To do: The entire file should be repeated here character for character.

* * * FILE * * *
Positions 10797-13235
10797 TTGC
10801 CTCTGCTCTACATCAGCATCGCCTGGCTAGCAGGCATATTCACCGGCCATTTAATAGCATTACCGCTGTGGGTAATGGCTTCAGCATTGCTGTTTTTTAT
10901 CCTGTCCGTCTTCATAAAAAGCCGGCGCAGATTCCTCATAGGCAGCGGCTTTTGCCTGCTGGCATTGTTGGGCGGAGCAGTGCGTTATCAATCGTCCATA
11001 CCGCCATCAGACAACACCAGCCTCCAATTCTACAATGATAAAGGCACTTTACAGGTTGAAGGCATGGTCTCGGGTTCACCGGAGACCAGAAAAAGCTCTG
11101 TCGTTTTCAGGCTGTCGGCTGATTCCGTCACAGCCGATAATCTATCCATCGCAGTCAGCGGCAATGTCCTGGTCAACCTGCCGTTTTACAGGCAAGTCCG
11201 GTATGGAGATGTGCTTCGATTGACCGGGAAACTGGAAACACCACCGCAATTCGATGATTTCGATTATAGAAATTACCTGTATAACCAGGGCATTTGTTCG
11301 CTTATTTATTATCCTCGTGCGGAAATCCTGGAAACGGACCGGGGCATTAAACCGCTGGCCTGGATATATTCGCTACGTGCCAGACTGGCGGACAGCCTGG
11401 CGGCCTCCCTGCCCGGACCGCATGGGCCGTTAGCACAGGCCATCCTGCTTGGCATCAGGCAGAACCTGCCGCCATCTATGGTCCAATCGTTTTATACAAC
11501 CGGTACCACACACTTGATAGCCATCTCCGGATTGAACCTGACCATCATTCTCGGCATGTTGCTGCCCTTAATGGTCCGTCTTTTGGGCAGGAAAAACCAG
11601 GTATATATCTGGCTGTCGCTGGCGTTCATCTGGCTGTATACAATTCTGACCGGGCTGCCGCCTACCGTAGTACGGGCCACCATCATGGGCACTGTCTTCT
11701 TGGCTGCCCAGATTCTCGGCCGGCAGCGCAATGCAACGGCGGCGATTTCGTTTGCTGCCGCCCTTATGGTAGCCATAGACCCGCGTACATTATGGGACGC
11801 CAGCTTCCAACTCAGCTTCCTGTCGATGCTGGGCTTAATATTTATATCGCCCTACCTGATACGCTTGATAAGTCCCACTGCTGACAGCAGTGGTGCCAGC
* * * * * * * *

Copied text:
Positions 10797-13235
10797 TTGC
10801 CTCTGCTCTACATCAGCATCGCCTGGCTAGCAGGCATATTCACCGGCCATTTAATAGCATTACCGCTGTGGGTAATGGCTTCAGCATTGCTGTTTTTTAT
10901 CCTGTCCGTCTTCATAAAAAGCCGGCGCAGATTCCTCATAGGCAGCGGCTTTTGCCTGCTGGCATTGTTGGGCGGAGCAGTGCGTTATCAATCGTCCATA
11001 CCGCCATCAGACAACACCAGCCTCCAATTCTACAATGATAAAGGCACTTTACAGGTTGAAGGCATGGTCTCGGGTTCACCGGAGACCAGAAAAAGCTCTG
11101 TCGTTTTCAGGCTGTCGGCTGATTCCGTCACAGCCGATAATCTATCCATCGCAGTCAGCGGCAATGTCCTGGTCAACCTGCCGTTTTACAGGCAAGTCCG
11201 GTATGGAGATGTGCTTCGATTGACCGGGAAACTGGAAACACCACCGCAATTCGATGATTTCGATTATAGAAATTACCTGTATAACCAGGGCATTTGTTCG
11301 CTTATTTATTATCCTCGTGCGGAAATCCTGGAAACGGACCGGGGCATTAAACCGCTGGCCTGGATATATTCGCTACGTGCCAGACTGGCGGACAGCCTGG
11401 CGGCCTCCCTGCCCGGACCGCATGGGCCGTTAGCACAGGCCATCCTGCTTGGCATCAGGCAGAACCTGCCGCCATCTATGGTCCAATCGTTTTATACAAC
11501 CGGTACCACACACTTGATAGCCATCTCCGGATTGAACCTGACCATCATTCTCGGCATGTTGCTGCCCTTAATGGTCCGTCTTTTGGGCAGGAAAAACCAG
11601 GTATATATCTGGCTGTCGCTGGCGTTCATCTGGCTGTATACAATTCTGACCGGGCTGCCGCCTACCGTAGTACGGGCCACCATCATGGGCACTGTCTTCT
11701 TGGCTGCCCAGATTCTCGGCCGGCAGCGCAATGCAACGGCGGCGATTTCGTTTGCTGCCGCCCTTATGGTAGCCATAGACCCGCGTACATTATGGGACGC
11801 CAGCTTCCAACTCAGCTTCCTGTCGATGCTGGGCTTAATATTTATATCGCCCTACCTGATACGCTTGATAAGTCCCACTGCTGACAGCAGTGGTGCCAGC